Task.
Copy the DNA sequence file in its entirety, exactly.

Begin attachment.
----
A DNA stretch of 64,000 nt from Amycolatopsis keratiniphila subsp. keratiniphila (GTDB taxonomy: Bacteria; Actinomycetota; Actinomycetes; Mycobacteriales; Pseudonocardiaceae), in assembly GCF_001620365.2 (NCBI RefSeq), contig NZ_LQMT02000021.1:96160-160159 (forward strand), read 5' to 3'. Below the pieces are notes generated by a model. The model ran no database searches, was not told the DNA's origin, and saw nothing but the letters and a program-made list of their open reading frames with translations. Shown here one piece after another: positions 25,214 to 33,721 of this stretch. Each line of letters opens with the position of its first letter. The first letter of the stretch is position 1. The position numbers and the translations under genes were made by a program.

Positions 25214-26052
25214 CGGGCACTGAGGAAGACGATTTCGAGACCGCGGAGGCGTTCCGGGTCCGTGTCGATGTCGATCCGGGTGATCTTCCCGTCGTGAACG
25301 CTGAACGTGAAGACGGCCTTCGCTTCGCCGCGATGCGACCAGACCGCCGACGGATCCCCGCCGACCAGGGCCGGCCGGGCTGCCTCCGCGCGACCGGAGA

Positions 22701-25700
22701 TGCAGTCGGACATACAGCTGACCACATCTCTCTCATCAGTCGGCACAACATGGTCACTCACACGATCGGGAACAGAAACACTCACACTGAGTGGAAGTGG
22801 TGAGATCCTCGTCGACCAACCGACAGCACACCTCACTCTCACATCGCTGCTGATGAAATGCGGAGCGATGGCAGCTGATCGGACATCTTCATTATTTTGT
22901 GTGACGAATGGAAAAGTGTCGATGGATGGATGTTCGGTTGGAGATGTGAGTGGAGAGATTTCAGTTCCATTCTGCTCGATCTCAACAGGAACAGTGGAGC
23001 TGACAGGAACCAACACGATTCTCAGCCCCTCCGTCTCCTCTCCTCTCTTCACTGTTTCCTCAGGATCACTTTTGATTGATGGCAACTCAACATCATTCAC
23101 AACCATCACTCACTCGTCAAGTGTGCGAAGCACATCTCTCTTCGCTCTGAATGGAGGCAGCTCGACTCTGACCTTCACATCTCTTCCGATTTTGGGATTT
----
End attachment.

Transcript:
A DNA stretch of 64,000 nt from Amycolatopsis keratiniphila subsp. keratiniphila (GTDB taxonomy: Bacteria; Actinomycetota; Actinomycetes; Mycobacteriales; Pseudonocardiaceae), in assembly GCF_001620365.2 (NCBI RefSeq), contig NZ_LQMT02000021.1:96160-160159 (forward strand), read 5' to 3'. Below the pieces are notes generated by a model. The model ran no database searches, was not told the DNA's origin, and saw nothing but the letters and a program-made list of their open reading frames with translations. Shown here one piece after another: positions 25,214 to 33,721 of this stretch. Each line of letters opens with the position of its first letter. The first letter of the stretch is position 1. The position numbers and the translations under genes were made by a program.

Positions 25214-26052
25214 CGGGCACTGAGGAAGACGATTTCGAGACCGCGGAGGCGTTCCGGGTCCGTGTCGATGTCGATCCGGGTGATCTTCCCGTCGTGAACG
25301 CTGAACGTGAAGACGGCCTTCGCTTCGCCGCGATGCGACCAGACCGCCGACGGATCCCCGCCGACCAGGGCCGGCCGGGCTGCCTCCGCGCGACCGGAGA

Positions 22701-25700
22701 TGCAGTCGGACATACAGCTGACCACATCTCTCTCATCAGTCGGCACAACATGGTCACTCACACGATCGGGAACAGAAACACTCACACTGAGTGGAAGTGG
22801 TGAGATCCTCGTCGACCAACCGACAGCACACCTCACTCTCACATCGCTGCTGATGAAATGCGGAGCGATGGCAGCTGATCGGACATCTTCATTATTTTGT
22901 GTGACGAATGGAAAAGTGTCGATGGATGGATGTTCGGTTGGAGATGTGAGTGGAGAGATTTCAGTTCCATTCTGCTCGATCTCAACAGGAACAGTGGAGC
23001 TGACAGGAACCAACACGATTCTCAGCCCCTCCGTCTCCTCTCCTCTCTTCACTGTTTCCTCAGGATCACTTTTGATTGATGGCAACTCAACATCATTCAC
23101 AACCATCACTCACTCGTCAAGTGTGCGAAGCACATCTCTCTTCGCTCTGAATGGAGGCAGCTCGACTCTGACCTTCACATCTCTTCCGATTTTGGGATTT